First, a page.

Insurance

Ask an agent: Home for the holidays

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It’s that time of year again! Gatherings with families from far away…and having to drive on snowy roads to get to them. Lots of food being made in kitchens by home chefs…who may or may not remember to turn off the oven afterward. Holiday festivities for one and all…and drivers on the road intoxicated by them. 

All told, the holiday season brings with it lots of joy and merriment and quite a few insurance claims. As you keep an eye out for winter perils, our insurance experts are here to answer your holiday-related home and auto insurance questions.

Question 1: I bought my kids a trampoline for Christmas, do I need to tell my insurance company?

My kids have been bugging me for a trampoline for months now. I’m finally relenting and making their Christmas dreams come true. It’s a Christmas miracle! Except…I’m still pretty worried about it. Aside from the danger and the potential for them to hurt themselves, I'm also worried that having a trampoline will make my homeowners policy increase. Is this true?

-Magic in Missouri

While that’s an amazing gift; unfortunately, it is definitely possible that having a trampoline will cause your homeowners insurance rate to increase. It's even possible that having a trampoline could cause your insurance company to cancel or non-renew your policy altogether. The impact to your rate or the acceptability of the risk in general is up to your specific insurance company. 

Your best bet would be to review your policy contract first. If you can't find specific details or have trouble understanding the terminology in your contract, it would be best to contact your agent before deciding to purchase a trampoline.

Question 2: Is my car still covered if I drive it in a parade?

My town has a wonderful parade for the holidays, and this year I’d like to drive my car in it. I won't be hauling a float and will have no passengers. Will I still be covered?

-Inspired in Indiana 

Yes, you should be insured while driving in a parade under the mentioned circumstances. Many people who drive in parades tend to have classic or modified vehicles which often require different types of insurance coverage.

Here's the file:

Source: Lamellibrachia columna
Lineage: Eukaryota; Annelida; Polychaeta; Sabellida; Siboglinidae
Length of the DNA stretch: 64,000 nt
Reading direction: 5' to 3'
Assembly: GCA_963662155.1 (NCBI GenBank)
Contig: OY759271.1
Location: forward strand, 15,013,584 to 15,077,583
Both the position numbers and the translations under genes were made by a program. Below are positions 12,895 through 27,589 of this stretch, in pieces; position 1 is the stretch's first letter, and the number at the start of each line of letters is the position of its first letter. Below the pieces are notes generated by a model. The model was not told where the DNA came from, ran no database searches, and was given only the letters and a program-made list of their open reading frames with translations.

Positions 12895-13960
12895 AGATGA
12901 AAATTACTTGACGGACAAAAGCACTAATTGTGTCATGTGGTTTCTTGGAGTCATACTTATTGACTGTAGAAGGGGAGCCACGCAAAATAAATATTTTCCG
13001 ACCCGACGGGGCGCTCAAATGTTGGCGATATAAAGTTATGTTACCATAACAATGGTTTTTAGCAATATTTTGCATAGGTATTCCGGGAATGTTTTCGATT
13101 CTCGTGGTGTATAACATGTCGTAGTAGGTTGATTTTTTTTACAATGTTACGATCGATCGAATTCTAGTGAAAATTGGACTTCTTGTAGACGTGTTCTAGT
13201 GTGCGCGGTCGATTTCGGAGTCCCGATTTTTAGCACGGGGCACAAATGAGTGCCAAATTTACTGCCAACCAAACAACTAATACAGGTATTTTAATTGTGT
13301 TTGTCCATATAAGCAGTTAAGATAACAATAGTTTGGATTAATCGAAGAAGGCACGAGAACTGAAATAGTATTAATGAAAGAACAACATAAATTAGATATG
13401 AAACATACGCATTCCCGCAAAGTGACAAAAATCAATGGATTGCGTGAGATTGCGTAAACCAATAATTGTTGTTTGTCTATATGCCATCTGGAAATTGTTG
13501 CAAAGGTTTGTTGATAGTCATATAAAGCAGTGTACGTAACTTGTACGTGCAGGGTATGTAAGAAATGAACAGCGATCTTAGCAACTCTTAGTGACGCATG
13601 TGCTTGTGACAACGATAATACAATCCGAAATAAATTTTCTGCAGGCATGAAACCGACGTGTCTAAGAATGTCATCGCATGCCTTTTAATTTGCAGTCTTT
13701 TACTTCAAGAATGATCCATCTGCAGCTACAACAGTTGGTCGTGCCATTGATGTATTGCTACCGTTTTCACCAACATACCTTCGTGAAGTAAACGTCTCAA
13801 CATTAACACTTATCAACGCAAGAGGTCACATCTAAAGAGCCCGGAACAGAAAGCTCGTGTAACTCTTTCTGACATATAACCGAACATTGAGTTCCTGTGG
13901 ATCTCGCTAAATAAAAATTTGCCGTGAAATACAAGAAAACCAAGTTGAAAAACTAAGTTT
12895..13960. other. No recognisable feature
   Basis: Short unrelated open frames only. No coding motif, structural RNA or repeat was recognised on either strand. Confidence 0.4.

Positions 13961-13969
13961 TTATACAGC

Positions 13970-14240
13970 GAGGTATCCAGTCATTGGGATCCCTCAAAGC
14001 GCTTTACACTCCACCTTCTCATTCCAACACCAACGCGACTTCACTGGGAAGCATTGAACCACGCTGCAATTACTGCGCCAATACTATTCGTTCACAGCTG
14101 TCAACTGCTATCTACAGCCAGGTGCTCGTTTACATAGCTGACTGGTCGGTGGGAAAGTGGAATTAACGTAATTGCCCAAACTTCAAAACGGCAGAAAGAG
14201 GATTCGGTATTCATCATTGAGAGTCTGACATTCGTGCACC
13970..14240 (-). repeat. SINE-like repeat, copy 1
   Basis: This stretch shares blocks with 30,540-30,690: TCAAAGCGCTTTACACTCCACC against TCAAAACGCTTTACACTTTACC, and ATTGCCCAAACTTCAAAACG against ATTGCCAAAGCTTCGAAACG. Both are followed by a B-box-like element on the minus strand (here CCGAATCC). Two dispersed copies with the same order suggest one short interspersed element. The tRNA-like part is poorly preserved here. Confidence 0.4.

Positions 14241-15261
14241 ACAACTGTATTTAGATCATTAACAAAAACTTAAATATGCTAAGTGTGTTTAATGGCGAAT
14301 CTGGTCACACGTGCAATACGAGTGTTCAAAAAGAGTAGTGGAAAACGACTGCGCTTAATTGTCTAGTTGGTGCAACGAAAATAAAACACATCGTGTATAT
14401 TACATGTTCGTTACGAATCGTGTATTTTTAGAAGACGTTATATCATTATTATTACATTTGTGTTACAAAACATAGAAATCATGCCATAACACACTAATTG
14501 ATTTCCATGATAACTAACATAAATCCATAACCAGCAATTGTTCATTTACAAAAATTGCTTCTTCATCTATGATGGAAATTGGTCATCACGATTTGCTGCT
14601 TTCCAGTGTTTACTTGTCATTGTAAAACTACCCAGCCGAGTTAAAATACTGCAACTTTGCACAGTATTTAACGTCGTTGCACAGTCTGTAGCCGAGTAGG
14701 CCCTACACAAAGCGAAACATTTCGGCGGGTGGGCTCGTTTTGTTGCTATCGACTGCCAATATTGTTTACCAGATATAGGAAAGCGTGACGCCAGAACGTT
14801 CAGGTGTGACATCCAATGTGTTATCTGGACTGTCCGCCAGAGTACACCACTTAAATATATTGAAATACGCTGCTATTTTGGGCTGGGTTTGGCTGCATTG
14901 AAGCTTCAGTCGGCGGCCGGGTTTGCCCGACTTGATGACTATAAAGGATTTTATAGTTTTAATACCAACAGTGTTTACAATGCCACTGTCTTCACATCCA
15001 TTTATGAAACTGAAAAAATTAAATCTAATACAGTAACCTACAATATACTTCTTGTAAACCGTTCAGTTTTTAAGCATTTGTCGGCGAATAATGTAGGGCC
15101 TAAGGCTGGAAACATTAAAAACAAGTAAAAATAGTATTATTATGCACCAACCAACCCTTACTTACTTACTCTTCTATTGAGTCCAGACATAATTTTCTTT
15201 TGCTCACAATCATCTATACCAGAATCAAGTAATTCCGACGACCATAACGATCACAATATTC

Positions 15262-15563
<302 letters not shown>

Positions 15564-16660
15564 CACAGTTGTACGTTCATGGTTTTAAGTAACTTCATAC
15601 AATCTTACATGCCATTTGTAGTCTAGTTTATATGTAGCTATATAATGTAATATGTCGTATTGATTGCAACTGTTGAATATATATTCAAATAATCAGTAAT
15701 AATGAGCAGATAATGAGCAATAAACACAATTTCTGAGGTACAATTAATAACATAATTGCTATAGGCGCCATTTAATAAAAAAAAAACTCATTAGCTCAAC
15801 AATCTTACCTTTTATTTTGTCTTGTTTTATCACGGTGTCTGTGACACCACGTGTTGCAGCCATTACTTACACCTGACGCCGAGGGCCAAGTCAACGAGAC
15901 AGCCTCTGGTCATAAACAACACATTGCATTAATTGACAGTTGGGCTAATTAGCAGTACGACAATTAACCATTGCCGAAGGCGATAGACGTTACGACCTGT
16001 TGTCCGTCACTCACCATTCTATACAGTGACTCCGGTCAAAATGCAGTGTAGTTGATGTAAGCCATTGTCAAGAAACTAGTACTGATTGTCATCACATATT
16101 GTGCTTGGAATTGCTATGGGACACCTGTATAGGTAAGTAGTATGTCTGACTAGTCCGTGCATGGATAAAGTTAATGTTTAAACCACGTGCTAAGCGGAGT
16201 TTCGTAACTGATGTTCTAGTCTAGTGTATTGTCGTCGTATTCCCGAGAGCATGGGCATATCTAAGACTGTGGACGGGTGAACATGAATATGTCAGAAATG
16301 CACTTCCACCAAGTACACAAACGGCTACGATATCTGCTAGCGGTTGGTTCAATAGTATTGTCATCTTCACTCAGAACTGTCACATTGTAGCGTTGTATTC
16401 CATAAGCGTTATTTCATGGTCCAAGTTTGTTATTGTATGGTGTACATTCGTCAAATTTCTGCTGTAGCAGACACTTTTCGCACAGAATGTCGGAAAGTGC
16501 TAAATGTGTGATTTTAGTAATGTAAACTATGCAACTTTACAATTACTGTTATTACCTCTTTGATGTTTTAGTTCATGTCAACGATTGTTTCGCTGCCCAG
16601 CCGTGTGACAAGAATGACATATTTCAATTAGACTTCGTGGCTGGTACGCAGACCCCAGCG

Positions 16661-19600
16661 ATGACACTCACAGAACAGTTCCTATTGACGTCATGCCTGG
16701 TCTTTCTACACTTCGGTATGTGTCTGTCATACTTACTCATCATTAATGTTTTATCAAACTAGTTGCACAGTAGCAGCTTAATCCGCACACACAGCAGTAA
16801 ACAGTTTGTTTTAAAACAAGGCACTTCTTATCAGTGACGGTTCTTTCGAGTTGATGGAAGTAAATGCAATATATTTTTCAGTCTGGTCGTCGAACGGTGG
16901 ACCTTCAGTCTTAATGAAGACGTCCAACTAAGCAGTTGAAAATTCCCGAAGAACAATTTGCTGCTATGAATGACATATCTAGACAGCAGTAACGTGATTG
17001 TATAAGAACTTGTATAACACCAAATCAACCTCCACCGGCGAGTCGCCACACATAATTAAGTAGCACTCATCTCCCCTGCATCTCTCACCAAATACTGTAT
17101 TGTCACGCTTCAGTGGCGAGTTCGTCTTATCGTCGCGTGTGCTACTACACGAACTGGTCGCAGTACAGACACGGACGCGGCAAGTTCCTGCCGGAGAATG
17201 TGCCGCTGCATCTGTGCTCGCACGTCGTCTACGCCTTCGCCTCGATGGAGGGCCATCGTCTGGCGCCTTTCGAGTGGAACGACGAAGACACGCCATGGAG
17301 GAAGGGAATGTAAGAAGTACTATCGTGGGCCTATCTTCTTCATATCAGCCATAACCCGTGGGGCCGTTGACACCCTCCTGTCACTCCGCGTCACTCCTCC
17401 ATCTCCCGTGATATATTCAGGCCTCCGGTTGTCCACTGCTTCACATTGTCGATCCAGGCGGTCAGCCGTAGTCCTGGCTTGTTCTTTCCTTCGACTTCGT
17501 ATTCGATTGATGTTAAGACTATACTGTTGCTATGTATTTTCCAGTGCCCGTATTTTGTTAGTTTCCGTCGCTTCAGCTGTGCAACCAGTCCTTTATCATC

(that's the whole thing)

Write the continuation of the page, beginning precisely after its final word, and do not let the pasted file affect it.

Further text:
You may want to check with your specific insurance company just to be sure. Every company has different rules and stipulations. Good luck and hope you enjoy the parade!

Question 3: Does car insurance cover trailers?

I’m going home to visit my family for the holidays for the first time in years. I want to bring a lot of stuff including some pretty large gifts. I have a single axle trailer that I pull behind my truck to haul camping gear and I was going to bring that to take everything. Since I’ll be traveling a lot farther than I usually do on a camping trip though, it got me thinking: Does the policy I have on my truck also cover the trailer?

-Mobilizing in Missouri

Great question! It would depend on the coverage on your policy, but the liability portion of your policy normally extends to cover injury or damage that was caused to someone else by your trailer. 

If your auto policy also includes comprehensive and collision (full) coverage then your trailer may also be covered for damage. The amount is normally up to about $500 in value, but not all policies are exactly the same so you would need to check your policy or call your insurance company just to be sure. 

It's also important to specify that the size and type of the trailer does matter. Many companies offer coverage specifically for travel and livestock trailers.

Question 4: Do I need to report a DUI to my insurance?

I had a bit too much fun at my company holiday party, and it was going to be a long wait for an Uber, so I thought I would be fine to drive home. Big mistake! I got into an accident with my vehicle and was ticketed for a DUI. I will probably sell the vehicle so I'm going to tell my insurance company that, but do I need to tell them it was damaged in an accident and that I was ticketed? 

-Contrite in California

If you're planning on selling the vehicle and have no intention of filing a claim for the damage, you don't need to tell your insurance company about the incident. You can just remove it from your policy. 

In terms of the DUI ticket, you're not technically required to tell your insurance company. That said, if your insurance company re-runs your driving report (unlikely but not impossible) at your renewal, you will be rated and charged for a DUI. See our guide, Cheap Car Insurance After a DUI for more information.

Do you have a question you'd like to annoymously ask one of our agents? Shoot us a message here, and we'll get back to you shortly! 

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